👓 The five ways we read online (and what publishers can do to encourage the “good” ones) | Nieman Lab

Read The five ways we read online (and what publishers can do to encourage the “good” ones) by Laura Hazard Owen (Nieman Lab)
New metrics specifically for news articles.

I love that there’s research1 going on in this area and it portends some potentially great things for reading, but the devil’s advocate in me can also see a lot of adtech people salivating over the potential dark patterns lurking in such research. I can almost guarantee that Facebook is salivating over this, though to be honest, they’ve really pioneered the field haven’t they, just in a much smaller area of use. Of course I’m also curious if they did or are planning any research in how people read content on social media?

I wonder what it would look/feel like to take each of these modalities and apply them individually for long periods of time to everything one read? Or to use them in rotation regardless of the subject being read? Or other permutations? I suppose in general I like to read how I like to read, but now I’m going to be more conscious of what and how I’m doing it all.

References

1.
Grinberg N. Identifying Modes of User Engagement with Online News and Their Relationship to Information Gain in Text. WWW ’18 Proceedings of the 2018 World Wide Web Conference. https://dl.acm.org/citation.cfm?id=3186180. Published April 23, 2018. Accessed April 27, 2018.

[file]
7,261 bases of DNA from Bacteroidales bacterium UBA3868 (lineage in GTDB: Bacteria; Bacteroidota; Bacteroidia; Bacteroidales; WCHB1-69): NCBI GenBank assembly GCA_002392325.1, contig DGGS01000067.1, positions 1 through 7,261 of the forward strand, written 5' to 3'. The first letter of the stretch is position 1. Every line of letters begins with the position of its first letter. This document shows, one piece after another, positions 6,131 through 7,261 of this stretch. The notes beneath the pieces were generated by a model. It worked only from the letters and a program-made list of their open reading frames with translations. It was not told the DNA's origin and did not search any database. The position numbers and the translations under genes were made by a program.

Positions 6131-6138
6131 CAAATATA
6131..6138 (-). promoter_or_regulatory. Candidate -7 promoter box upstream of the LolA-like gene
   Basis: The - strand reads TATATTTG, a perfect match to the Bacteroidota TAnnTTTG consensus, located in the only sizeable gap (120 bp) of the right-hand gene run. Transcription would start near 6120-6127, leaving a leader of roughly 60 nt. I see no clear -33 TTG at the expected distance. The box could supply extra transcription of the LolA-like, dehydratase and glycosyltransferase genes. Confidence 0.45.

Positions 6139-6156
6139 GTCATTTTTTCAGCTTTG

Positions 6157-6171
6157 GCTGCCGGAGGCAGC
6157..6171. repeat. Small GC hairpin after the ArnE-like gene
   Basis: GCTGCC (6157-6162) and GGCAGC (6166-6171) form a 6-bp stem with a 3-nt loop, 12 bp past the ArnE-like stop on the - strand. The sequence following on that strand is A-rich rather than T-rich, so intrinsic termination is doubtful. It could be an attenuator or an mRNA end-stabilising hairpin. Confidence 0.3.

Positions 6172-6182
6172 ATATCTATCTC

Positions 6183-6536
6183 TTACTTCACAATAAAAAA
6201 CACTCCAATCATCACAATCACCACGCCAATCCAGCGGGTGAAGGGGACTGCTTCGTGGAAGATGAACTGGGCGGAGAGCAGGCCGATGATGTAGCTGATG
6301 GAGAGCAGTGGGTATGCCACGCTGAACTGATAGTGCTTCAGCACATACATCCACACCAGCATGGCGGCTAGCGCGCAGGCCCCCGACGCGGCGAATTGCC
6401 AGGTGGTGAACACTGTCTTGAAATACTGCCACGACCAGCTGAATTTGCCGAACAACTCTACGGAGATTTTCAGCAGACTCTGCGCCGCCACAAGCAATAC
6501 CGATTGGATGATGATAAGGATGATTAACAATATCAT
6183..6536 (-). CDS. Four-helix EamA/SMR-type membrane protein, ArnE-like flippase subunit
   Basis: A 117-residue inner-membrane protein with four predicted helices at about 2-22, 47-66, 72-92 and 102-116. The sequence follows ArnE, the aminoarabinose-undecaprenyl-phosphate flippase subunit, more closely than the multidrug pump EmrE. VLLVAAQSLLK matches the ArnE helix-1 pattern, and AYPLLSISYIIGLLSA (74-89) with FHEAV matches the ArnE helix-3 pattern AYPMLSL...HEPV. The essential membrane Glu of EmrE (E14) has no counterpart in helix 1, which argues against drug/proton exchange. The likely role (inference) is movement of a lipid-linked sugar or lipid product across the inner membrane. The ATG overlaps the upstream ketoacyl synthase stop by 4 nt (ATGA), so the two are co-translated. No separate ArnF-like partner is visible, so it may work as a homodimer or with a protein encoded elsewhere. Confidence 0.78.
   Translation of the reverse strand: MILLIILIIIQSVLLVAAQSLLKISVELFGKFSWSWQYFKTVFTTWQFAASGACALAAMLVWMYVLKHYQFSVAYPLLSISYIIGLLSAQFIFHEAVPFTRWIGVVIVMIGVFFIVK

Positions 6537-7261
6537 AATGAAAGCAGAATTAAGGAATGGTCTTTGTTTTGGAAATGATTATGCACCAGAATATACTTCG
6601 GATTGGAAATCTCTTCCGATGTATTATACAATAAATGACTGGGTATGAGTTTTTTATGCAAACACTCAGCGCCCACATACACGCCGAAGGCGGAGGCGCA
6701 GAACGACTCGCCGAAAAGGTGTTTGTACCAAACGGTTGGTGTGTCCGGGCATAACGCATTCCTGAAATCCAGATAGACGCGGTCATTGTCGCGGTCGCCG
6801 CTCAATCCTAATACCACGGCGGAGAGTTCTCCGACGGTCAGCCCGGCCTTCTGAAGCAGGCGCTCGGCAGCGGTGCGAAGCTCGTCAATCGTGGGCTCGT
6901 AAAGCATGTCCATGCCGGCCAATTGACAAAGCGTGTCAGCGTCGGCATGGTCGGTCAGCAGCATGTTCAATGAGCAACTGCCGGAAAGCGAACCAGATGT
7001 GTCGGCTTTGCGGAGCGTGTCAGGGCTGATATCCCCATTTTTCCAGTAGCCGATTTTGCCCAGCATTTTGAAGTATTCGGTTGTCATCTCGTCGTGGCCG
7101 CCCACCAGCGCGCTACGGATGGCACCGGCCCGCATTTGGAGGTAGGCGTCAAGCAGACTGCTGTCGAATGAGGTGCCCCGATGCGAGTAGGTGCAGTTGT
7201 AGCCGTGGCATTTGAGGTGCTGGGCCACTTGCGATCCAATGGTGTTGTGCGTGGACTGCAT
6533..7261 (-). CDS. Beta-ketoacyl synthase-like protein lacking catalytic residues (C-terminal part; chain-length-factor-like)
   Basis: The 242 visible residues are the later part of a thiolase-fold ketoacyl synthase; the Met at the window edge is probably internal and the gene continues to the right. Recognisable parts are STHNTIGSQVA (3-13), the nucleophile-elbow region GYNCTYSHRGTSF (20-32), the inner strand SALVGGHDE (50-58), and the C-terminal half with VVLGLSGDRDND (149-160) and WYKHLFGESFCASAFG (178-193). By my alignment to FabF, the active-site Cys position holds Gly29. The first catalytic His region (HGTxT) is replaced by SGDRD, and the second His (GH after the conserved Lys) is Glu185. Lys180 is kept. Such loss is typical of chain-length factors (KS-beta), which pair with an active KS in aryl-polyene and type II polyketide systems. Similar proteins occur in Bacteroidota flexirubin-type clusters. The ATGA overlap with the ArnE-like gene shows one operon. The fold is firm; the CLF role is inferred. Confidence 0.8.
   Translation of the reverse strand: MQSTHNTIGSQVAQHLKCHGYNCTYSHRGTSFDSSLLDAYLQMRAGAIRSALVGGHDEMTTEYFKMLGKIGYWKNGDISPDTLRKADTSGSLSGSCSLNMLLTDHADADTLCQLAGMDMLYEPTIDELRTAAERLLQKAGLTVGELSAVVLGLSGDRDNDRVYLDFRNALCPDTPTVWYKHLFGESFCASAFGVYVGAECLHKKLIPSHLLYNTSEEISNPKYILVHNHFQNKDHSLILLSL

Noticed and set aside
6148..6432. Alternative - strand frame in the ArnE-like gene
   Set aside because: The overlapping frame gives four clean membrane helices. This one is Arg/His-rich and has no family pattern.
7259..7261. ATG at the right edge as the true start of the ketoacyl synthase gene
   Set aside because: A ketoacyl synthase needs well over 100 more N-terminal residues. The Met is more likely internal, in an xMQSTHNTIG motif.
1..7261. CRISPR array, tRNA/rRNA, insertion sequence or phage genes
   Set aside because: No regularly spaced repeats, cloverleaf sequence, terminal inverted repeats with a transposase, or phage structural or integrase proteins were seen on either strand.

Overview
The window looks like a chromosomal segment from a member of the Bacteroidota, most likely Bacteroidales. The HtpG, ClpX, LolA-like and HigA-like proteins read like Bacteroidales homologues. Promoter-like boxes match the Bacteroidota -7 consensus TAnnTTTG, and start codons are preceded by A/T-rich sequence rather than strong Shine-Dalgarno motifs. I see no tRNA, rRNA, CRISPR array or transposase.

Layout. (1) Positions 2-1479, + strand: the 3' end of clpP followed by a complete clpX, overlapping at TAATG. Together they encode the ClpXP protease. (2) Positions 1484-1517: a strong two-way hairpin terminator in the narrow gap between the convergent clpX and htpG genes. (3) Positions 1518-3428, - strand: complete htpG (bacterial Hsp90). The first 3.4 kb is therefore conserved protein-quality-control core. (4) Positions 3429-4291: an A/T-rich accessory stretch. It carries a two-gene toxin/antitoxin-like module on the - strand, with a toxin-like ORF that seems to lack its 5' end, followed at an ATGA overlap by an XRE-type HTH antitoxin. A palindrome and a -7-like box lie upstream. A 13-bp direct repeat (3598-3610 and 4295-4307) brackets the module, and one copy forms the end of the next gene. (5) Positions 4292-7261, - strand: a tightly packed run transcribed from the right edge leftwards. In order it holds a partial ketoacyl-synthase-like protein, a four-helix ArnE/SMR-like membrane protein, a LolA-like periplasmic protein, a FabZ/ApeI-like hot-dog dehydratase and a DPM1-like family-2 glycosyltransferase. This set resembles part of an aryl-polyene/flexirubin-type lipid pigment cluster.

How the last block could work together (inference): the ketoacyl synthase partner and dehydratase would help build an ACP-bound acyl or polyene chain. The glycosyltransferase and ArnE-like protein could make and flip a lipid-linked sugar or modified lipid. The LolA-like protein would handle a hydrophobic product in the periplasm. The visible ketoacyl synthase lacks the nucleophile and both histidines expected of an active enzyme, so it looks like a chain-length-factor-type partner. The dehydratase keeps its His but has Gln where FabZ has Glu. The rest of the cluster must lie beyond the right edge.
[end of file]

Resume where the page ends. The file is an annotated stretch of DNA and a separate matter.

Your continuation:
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Twitter Changes Rules on Users. No Auto-Follow. | Kyle Lacy

Replied to Twitter Changes Rules on Users. No Auto-Follow. by Kyle Lacy (kylelacy.com)
(hat tip to ZDNEt and Chris McEvoy for the lead) From ZDNet: “With no notice, Twitter yesterday “pulled the rug out from under its developers” one developer says, by discouraging auto-following and imposing 1,000 person-per-day following limits.” Now… this is not news to me because of the “pulling the rug out from under its developers” thing or the 1,000 person-per-day following limit… The news to me as a Twitter user… I don’t really remember getting a message or alert that the new limits were going to be enacted. I use Twitter on a daily basis. It seems fairly odd that I would not know about the change.

I’m personally glad they’d be implementing something like this and wish they had done it about a month ago. Eventually without any controls the site would have become a waste land. In the spirit of using it as the tool it has become, they needed to implement changes like this as the site scaled up to more and more people. It’s very similar to the changes they instituted in the fall of 2008 when they created a cap of being able to follow more than 2000 people when your own number of followers wasn’t commensurate with that number. As a game theorist, I’m sure that people will somehow find some other way to artificially game the system.

As a separate note, who really wants to waste the time building thousands and thousands of followers when none of them are really going to ever pay attention to you? Yes, it’s great to have a high number, but really what is your ultimate reach? How many people are you engaging?

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